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Cleveland Jazz Project at Nighttown

Matt Marshall By

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Cleveland Jazz Project
Nighttown
Cleveland Heights, Ohio
January 3, 2009

It's always refreshing and exciting to see young musicians eager to stretch their wings. Especially young jazz musicians in Cleveland. While there were times during the Cleveland Jazz Project's show January 3 at Nighttown when things didn't quite work, when the dueling saxophones of Nathan Davis and Wenzl McGowen tripped over one another, it never lessened CJP's headlong charge. A regression to safe bop covers was never in the playbook.



Featuring several originals along with the little-explored rock numbers "Packt Like Sardines in a Crushd Tin Box" by Radiohead and Pink Floyd's "Great Gig in the Sky," with the Jimmy Heath nugget "Ginger Bread Boy" thrown in for good measure, CJP displayed a musical urgency that escaped even from the group's slower, more somber pieces. The tenor sax of McGowen, one of two non-Clevelanders on board for the evening (the other being bassist Nick Jozwiak), screamed hoarse into its upper register and boomed scratchy lows. Beside him, Davis' alto sax ran dizzying scale-climbing exercises broken by mad, release-hungry howls. Personal statements of a talented student searching for the ideal way to express himself, to be sure—but ones just as valid, no doubt, for any audience members feeling the personal or societal press of modern life. A ridiculously long, single-note screech launched by Davis late in the first set turned even the heads of those theretofore more engrossed in their conversations than the music around them (a problem, sadly, that plagues too many Nighttown shows).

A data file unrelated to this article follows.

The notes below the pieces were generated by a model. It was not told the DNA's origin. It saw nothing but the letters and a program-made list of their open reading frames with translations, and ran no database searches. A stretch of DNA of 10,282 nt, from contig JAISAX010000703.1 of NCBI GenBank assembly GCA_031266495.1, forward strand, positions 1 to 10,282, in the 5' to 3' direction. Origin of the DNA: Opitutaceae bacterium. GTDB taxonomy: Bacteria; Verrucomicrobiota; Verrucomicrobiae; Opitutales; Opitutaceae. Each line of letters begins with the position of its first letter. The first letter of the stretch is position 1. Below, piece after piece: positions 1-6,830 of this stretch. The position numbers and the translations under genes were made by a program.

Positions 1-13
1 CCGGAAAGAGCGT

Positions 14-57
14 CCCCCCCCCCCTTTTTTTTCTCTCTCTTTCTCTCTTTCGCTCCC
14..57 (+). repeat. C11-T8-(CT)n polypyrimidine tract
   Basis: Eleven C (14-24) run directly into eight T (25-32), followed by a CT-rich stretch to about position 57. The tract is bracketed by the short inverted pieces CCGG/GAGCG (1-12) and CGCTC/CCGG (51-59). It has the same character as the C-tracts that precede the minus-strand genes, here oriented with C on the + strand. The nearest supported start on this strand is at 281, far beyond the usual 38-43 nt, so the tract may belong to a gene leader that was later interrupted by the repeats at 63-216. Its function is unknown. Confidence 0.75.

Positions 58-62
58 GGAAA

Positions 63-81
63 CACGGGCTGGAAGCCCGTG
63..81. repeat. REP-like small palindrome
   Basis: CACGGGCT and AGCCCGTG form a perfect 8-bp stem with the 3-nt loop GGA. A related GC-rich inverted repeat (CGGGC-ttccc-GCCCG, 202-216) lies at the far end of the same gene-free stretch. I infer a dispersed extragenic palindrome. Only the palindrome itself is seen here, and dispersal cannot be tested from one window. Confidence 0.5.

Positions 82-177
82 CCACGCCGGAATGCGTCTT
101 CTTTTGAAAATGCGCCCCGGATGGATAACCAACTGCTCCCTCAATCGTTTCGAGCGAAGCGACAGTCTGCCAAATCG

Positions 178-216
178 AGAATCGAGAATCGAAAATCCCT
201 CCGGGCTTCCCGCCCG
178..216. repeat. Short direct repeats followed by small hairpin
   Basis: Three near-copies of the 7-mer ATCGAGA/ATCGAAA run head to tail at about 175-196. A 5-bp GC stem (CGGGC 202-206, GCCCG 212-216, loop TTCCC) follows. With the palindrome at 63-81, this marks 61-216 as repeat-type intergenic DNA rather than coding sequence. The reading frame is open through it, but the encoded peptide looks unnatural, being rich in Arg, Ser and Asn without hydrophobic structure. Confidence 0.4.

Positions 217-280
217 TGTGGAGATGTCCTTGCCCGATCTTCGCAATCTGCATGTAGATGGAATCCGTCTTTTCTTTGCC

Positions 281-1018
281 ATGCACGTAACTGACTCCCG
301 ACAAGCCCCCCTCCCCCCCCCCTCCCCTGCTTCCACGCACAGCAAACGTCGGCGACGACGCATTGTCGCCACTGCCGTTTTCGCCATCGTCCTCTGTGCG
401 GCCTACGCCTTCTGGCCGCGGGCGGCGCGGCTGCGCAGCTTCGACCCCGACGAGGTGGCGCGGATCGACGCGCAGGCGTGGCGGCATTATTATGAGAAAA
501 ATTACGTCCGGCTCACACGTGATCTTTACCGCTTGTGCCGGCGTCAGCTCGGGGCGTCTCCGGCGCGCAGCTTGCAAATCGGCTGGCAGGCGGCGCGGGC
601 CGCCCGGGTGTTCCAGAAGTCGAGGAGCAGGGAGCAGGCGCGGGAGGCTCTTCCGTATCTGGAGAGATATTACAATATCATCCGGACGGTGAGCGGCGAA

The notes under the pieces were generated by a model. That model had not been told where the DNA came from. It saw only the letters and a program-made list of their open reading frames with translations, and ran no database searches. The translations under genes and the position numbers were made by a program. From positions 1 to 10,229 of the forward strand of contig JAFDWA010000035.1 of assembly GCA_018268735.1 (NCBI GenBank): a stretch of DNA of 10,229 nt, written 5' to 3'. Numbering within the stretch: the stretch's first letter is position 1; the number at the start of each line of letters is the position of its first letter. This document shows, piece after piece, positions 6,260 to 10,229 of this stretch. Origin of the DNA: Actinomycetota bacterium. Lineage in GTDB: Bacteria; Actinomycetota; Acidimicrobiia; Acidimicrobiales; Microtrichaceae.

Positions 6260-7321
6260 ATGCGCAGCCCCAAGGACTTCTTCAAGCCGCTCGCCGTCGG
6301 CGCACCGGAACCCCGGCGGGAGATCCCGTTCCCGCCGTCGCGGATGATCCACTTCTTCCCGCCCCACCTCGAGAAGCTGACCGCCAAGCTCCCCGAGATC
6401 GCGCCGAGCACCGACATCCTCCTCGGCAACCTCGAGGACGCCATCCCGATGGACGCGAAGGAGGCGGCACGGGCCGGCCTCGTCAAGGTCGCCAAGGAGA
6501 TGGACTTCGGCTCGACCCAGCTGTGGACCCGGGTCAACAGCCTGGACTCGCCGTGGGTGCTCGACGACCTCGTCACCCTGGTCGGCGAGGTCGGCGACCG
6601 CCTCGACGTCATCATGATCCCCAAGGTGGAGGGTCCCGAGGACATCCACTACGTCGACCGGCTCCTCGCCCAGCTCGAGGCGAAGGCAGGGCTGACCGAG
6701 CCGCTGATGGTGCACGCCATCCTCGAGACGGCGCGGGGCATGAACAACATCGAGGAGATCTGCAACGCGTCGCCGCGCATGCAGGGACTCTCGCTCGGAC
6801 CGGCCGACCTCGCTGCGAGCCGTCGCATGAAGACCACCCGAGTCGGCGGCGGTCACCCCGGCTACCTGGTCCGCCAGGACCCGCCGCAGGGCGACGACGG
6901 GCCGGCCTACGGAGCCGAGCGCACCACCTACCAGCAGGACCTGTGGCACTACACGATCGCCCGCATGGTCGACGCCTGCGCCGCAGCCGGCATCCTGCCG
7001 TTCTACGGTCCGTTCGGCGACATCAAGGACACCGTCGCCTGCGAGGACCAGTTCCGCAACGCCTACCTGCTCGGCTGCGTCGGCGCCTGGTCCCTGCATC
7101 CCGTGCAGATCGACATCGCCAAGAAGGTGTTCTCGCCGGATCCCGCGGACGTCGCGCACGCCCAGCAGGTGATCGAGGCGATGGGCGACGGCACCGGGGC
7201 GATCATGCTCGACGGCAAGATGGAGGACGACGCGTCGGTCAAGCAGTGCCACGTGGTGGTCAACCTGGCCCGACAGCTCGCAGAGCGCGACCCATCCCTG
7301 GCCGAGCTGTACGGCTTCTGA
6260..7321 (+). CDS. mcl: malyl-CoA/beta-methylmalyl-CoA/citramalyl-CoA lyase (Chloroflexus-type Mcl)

Bassist Jozwiak wriggled his body into curves befitting the f-hole carvings of his instrument. The sustained bends, plentiful slides and cut-note pops were especially effective on his solo introducing the Floyd tune. Pianist Jacob Bergson waited until the encore of the late set to unleash his best solo. Or, maybe it's better to say, he built up to that solo throughout the evening, making us in the audience wait. Pounding out chordal blocks that stepped into and over more fluid, lighter runs of bop, the solo brought to mind the line, dot and solid-color-block paintings of Joan Miro. Drummer James Muschler was given limited space to shine, but provided nice accents to the efforts of his compatriots. And he took full advantage of the duet with his former teacher and famed Cleveland percussionist/drummer Jamey Haddad, roughing out with his mentor an appropriate tin and drum clatter that led into Radiohead's "Sardines."

There's some question surrounding the life expectancy of CJP, their gigs already sporadic due to the college studies that separate the group's members. Still, all but one of the musicians that hit the bandstand on this night are students of The New School in New York City (Davis being the exception), so there's reason to believe these guys will be playing and forming new ideas together—in some combination—for some time yet to come. (In fact, a separate NYC-based band made up of just the New Schoolers is in the works.) However you find them, these are seasoned, exciting musicians worth catching at any time.


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Matt Marshall


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